Michael Ingui of Baxt Ingui Architects

Passive House Brownstone

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Baxt Ingui Architects Partner Michael Ingui's Bold New Mission

It’s wild to think you could help save the environment while having a better home. Passive House Accelerator hopes to amplify widely just how revolutionary Passive House can be.”

— Michael Ingui, Partner, Baxt Ingui Architects

NEW YORK, NY, USA, June 24, 2019 / — CNN recently published an article on their site (“Making an old home healthier for you and the environment,” June 18, 2019) that discusses how some architectural firms are using innovative techniques and design, such as Passive House building standards, on buildings new and old to make them more energy efficient. A home that is built to the Passive House standard is incredibly well sealed from bugs, dust, pollen, and drafts. A Passive House is also well insulated, creating a comfortable and serene environment that can reduce homeowners’ cooling and heating needs by between 80 percent and 90 percent. Many of the homes in the New York City area that are built to the Passive House standard only used their heat a few days this past winter.

Though Passive House was developed in Germany during the 1990s and has become popular in Central Europe, it is still relatively new to the United States. CNN reports that only 1,161 homes in the US were Passive House certified or were in the process of being certified in 2018, but that the number of homes is growing quickly.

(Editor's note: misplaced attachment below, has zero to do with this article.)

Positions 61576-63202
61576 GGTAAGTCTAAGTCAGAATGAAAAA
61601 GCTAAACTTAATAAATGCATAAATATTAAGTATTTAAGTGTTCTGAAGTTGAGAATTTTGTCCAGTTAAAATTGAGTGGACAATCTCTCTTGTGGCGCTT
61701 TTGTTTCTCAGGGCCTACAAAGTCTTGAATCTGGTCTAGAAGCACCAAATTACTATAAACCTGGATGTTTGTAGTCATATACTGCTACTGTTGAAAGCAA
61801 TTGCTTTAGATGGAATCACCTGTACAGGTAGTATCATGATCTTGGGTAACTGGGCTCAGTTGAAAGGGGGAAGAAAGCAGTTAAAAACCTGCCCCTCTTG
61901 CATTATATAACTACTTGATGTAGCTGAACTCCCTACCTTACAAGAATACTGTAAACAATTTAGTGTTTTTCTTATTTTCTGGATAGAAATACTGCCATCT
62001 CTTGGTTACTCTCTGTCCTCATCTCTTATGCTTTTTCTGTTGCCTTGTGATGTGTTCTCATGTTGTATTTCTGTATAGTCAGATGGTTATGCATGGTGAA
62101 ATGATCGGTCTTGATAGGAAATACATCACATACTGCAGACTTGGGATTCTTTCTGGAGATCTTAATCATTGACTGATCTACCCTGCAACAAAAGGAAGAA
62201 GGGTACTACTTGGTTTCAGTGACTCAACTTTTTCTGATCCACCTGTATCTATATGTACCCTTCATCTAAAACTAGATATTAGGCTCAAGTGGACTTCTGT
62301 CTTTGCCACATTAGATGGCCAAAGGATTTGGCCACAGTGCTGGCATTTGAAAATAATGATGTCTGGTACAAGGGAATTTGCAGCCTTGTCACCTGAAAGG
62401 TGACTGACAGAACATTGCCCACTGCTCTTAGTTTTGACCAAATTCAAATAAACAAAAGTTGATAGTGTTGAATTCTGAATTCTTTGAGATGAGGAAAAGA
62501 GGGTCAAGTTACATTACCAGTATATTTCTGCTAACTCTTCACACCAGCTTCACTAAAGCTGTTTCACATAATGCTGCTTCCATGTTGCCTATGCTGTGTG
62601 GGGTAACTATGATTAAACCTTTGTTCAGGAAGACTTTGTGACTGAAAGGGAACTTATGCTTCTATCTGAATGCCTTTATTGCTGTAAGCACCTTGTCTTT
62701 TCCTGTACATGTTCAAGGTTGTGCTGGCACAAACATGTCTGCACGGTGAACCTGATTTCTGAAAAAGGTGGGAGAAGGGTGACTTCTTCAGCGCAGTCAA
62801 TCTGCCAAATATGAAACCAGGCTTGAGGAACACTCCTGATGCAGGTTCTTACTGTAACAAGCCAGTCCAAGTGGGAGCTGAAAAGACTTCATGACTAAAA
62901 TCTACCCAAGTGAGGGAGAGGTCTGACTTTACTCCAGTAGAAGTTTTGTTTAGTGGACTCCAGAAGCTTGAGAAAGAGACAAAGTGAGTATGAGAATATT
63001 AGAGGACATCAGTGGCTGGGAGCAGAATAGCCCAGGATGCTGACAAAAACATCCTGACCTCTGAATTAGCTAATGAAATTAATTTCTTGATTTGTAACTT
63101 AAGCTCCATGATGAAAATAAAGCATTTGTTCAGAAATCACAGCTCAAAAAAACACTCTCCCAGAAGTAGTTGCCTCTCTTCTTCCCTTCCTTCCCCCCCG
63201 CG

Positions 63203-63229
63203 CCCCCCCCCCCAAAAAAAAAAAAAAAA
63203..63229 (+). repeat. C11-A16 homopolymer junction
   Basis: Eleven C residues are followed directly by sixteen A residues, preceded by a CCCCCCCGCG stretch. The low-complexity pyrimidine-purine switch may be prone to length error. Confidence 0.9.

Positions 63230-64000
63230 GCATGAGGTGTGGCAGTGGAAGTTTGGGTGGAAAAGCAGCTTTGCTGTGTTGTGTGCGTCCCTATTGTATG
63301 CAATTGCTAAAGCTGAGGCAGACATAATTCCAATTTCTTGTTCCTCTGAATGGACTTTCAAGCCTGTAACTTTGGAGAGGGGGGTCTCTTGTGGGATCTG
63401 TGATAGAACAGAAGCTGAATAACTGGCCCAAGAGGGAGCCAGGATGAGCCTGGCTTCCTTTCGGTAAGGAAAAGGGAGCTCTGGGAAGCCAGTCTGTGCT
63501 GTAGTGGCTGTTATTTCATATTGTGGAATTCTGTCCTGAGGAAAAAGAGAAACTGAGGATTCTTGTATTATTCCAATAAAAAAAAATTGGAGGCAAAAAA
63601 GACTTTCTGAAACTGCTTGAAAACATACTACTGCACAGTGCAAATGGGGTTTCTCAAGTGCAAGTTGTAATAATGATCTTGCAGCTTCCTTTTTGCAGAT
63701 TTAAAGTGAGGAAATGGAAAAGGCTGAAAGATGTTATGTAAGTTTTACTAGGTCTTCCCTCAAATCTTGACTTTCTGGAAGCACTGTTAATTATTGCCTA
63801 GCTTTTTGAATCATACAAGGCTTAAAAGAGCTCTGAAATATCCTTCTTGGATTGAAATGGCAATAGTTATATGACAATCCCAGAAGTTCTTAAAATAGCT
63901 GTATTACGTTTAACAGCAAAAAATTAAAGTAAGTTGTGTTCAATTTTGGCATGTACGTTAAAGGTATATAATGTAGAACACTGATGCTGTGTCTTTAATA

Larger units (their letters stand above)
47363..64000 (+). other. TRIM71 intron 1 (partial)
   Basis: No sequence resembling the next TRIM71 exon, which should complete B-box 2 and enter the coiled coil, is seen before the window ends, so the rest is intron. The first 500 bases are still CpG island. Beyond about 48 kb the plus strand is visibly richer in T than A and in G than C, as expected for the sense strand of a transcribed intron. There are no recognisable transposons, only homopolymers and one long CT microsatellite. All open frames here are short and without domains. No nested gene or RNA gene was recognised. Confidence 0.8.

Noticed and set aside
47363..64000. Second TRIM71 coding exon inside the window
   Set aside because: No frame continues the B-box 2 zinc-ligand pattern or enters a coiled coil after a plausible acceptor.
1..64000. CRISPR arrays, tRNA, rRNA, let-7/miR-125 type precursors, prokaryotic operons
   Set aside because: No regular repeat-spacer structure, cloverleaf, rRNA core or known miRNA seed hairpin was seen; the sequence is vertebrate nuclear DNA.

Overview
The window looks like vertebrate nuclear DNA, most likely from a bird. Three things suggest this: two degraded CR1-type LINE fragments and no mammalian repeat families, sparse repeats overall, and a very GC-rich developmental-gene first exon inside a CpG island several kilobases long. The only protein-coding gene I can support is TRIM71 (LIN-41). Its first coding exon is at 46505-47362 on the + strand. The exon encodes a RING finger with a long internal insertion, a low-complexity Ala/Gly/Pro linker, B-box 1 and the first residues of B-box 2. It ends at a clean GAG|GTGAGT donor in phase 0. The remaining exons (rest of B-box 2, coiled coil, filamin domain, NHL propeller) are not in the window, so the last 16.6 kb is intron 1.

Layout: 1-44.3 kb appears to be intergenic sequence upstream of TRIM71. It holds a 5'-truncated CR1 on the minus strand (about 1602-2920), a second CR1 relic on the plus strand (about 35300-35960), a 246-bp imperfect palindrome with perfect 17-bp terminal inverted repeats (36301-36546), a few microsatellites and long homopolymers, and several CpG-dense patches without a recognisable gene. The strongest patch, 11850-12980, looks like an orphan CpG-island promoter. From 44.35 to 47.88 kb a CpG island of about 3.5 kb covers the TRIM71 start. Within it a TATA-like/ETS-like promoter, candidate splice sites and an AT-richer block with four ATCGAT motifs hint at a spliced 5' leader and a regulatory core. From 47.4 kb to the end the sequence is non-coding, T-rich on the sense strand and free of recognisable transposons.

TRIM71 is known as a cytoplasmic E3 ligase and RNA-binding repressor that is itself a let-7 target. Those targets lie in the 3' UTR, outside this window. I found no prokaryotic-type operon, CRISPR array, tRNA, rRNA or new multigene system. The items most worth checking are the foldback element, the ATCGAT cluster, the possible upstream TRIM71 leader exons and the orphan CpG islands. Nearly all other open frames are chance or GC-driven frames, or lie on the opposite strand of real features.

Michael Ingui hopes to accelerate that growth.

Ingui, a Partner at Baxt Ingui Architects, who was interviewed by CNN for the article, has established Passive House Accelerator, a website that makes it easier for designers, contractors, and homeowners to learn about the specifics of Passive House standards. Ingui, who is currently working on nine Passive House renovation projects in Brooklyn and Manhattan for his firm, has been a pioneer in utilizing Passive House building standards, and believes that the building standard will become more popular as word of its numerous benefits to owners and the environment spreads.

On top of making homes “greener,” there are also health and economic gains to be had, as the upgrades allow owners to reduce indoor allergens and the usage of their heating and cooling systems. He added that a Passive House retrofit can cut heating and cooling expenses by upwards of 80 percent.

“You gain a better house,” Ingui told CNN. “You gain a healthier house. You gain money in your pocket for not paying for heating. It’s a pretty wild approach to think that you could actually save the environment while having a better home.”

“The biggest thing people have to get used to is that they hardly have to heat their house,” he added.

With Passive House Accelerator, Ingui believes that he can bring together a collaborative network of Passive House enthusiasts who will not only speak of its virtues to a wider audience, but also support the growing Passive House community by sharing ideas and solutions.

“Our goal is to spread the message,” Ingui said. “That’s number one. It all comes down to information. When the information is out there and easy to find, more and more people will understand just how accessible, responsible and rewarding Passive House can be.

Once people learn about Passive House, they tend to ask 'Why isn't everyone building this way?' The answer is: once they know about it they will."

Kimberly Macleod
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Source: EIN Presswire